We record the orchestra onto forty-eight tracks in the studio. We then mix this down to sixteen tracks on the hard drive. We end up with six lots of stereo mixes such as: stereo strings, stereo keyboards, stereo horns etc. and four tracks of emergency vocal. This then gives the front-of-house operator some mixing opportunities on the night, but limits the possibilities of a complete cock-up in the event of a last minute change of operator.

With 'Dusty' we tried a halfway house approach. We used a live rhythm section and put the orchestral stuff (strings, horns and woodwind etc.) into the computer. A lot was made of this in the publicity blurb surrounding the show. Probably because we had been so 'up front' and had drawn everyone's attention to the fact that there was some pre-recorded material being heard Karen Noble was accused of miming the show. Truth is, most shows these days run with an emergency pre-recorded vocal track in case of illness, and this one was no exception. I can say with my hand on my heart that we only used Karen's track once on the whole tour, and that it was for the first song ("Going Back") on the opening night. It was used for purely technical reasons - we lost her radio signal less than a minute before the curtain went up - and nothing to do with her performance, which was always magnificent.


In 1999 I decided that I'd had enough of full time work and the pressure of the sharp end with JD. I fancied slowing down a bit. Dianne and I had started our own studio back in 1985 and had produced the last ever Peters & Lee album and most of Jim Davidson's comedy albums. There is a steady drip drip of regular bread and butter type work so we wouldn't exactly starve. I was recording backing tracks for other artists and making daft one-offs like the 'Buddy' Karaoke album (you may laugh, but we sold five thousand). A nice idea from Richard Jnr. We've also produced a solo album for Dianne, an instrumental ballads CD by me and are just finishing a live Dianne and Rick album.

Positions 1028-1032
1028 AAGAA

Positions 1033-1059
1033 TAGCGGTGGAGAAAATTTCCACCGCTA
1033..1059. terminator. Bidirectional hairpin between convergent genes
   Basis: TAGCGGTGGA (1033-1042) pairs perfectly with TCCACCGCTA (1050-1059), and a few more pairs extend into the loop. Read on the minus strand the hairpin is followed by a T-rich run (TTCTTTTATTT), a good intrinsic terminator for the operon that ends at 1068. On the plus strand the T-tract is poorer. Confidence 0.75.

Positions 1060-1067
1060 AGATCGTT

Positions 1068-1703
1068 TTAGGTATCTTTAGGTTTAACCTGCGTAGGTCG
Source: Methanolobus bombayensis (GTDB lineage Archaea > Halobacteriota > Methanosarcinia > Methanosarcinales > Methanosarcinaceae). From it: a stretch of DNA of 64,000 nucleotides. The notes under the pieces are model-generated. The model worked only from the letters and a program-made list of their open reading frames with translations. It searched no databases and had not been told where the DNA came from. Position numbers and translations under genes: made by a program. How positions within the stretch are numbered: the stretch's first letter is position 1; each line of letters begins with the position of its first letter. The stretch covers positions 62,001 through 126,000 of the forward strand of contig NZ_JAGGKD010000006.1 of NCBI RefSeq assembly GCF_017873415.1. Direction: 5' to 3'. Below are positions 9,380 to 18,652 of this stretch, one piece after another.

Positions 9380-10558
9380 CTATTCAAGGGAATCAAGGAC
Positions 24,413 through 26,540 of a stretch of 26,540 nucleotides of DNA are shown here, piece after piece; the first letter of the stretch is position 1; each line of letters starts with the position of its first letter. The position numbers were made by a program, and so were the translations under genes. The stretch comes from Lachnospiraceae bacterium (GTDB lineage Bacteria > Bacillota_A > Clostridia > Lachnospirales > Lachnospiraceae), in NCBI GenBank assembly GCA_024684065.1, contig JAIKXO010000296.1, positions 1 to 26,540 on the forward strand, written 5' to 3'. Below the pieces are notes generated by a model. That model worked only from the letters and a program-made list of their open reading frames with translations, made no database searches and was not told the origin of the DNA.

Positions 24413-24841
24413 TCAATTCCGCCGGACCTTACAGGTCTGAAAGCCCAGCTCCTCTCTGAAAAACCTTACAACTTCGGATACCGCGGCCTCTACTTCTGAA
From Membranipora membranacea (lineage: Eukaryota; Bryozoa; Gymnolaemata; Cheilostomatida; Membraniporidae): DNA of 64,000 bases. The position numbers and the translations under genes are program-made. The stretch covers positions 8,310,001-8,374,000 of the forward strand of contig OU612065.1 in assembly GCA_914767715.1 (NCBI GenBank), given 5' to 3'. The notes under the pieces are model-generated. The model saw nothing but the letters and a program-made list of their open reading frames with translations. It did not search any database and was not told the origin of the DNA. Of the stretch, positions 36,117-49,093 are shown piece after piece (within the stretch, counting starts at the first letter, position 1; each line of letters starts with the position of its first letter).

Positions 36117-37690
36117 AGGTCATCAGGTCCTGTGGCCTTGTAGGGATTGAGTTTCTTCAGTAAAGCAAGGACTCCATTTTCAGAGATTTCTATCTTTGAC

One day in 1999 my old mate Mike (Sheridan) said, "Why don't you and Dianne go back on the road? You could do a spot at The Old Sils". Mike runs a night on the second Sunday of each month at this club in Solihull. It's a great night, lots of old Birmingham faces turn up and play for fun. So there I was, gigging again (performing) after more than eighteen years.

Of course, Dianne had never stopped doing solo dates all this time, so she was well up for it. Me, I wouldn't say I was nervous, but have you ever tried eating ten Pringles at once. That's how dry my mouth was on the first night. However, all is well. I'm down to five Pringles now. We have a set that includes some of Di's hits, some of my hits and a large amount of nostalgic chatter. We have supported such acts as The Batchelors Ted Rogers Bernard Manning and Vince Hill etc. As you can see from the list IT'S NOT ROCK 'N' ROLL ANYMORE, so if you see us advertised don't complain because we're not chopping up television sets or biting the heads off whippets. We've calmed down and thankfully most of you lot have mellowed too.